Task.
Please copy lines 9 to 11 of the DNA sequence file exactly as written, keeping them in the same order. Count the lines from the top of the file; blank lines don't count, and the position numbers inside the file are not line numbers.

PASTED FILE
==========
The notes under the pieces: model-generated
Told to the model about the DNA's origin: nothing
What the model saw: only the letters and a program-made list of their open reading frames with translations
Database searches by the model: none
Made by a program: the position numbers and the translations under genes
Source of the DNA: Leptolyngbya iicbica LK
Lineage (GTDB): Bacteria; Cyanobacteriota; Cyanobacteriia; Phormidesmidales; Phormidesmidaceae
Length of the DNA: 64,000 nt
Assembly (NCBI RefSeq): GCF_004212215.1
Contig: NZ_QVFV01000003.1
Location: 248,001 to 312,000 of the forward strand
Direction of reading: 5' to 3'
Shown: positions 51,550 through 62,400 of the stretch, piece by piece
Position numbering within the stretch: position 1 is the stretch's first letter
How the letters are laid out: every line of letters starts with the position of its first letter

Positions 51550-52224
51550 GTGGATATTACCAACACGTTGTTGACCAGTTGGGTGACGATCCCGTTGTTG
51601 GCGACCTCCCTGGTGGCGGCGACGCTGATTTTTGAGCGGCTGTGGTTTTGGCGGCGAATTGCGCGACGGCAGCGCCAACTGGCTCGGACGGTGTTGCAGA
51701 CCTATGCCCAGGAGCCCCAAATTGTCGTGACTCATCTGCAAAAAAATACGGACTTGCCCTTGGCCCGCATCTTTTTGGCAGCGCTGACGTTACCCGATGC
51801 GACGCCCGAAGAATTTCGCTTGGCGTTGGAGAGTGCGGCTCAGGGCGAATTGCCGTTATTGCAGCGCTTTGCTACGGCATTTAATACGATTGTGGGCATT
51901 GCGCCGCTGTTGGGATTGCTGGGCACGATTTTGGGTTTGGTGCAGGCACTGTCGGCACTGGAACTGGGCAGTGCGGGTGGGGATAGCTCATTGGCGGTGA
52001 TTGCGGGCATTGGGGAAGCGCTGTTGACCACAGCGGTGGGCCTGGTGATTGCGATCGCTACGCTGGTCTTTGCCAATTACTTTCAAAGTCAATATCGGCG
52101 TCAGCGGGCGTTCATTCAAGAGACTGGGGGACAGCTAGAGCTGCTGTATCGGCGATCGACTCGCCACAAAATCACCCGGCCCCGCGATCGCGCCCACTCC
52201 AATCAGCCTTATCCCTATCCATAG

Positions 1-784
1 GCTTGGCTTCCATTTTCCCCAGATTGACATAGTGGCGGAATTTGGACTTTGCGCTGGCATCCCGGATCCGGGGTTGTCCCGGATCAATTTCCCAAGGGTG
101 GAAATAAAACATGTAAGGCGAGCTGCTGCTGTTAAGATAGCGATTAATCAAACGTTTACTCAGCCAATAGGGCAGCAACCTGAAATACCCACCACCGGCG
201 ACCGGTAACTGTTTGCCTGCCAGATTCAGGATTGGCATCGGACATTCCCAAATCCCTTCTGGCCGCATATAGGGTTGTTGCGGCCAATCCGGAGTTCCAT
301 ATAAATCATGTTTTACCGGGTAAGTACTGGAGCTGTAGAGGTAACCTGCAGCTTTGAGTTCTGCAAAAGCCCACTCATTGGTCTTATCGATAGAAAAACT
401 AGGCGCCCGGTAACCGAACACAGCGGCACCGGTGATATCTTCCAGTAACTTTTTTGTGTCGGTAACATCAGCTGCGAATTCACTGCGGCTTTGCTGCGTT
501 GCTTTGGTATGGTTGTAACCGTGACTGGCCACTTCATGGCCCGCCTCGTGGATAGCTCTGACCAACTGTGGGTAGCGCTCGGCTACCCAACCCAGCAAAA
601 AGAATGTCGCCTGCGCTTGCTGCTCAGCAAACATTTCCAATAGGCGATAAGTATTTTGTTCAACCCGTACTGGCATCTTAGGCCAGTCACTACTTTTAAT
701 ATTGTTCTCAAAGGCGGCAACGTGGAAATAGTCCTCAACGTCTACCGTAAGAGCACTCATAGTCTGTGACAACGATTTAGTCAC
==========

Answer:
Assembly (NCBI RefSeq): GCF_004212215.1
Contig: NZ_QVFV01000003.1
Location: 248,001 to 312,000 of the forward strand